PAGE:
Aboard the miracle train.
When Lillian Cingo retired from managing the neurosurgical unit at London’s Royal Free Hospital, she had every reason to put her feet up.
Her back was wrecked from over three decades of nursing, during which she had reached the top of her profession, winning awards in both her native South Africa and in Britain. The award-winning nurse who took healthcare to rural South Africa tells Mary Lean about her journey.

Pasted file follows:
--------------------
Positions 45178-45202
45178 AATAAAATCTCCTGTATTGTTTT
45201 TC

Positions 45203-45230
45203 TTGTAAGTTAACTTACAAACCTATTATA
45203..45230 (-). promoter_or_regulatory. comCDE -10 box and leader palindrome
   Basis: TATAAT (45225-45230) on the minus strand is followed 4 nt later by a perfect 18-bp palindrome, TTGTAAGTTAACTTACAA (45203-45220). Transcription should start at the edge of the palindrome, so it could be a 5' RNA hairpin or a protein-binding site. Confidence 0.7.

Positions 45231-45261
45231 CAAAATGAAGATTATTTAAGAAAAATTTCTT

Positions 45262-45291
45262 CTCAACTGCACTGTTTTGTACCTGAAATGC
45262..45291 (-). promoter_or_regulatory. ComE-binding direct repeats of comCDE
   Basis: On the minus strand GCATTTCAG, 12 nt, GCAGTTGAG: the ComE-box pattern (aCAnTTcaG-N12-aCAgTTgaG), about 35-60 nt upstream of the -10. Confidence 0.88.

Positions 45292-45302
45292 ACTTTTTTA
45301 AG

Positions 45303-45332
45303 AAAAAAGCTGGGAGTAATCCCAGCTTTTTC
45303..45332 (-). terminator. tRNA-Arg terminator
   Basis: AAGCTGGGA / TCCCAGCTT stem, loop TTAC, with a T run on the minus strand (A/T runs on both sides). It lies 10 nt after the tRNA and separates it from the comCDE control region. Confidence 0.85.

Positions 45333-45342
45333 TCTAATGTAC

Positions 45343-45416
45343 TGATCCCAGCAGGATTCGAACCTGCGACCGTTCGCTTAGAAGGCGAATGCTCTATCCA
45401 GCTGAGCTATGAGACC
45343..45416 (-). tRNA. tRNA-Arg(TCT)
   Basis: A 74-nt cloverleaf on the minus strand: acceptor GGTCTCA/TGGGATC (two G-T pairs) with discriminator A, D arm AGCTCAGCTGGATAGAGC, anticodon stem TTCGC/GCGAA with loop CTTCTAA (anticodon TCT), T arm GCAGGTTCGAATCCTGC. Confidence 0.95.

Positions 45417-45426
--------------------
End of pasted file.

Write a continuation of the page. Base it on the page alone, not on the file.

Instead, she chose to spend 13 years living on a train, sleeping in a bed so narrow that she had to wake up every time she turned over. Millions of South Africans have reason to be grateful for that decision. The train was South Africa’s Phelophepa (‘good clean health’) train, which set out in 1994, with Lillian as its manager, to bring health services to remote rural communities. Since then Phelophepa (which now runs two trains) has reached over 5.5 million people with medical, dental and eye care and counselling. It has given 20,000 student doctors an insight into rural needs, and every year trains nearly 600 volunteer health workers, chosen by their communities.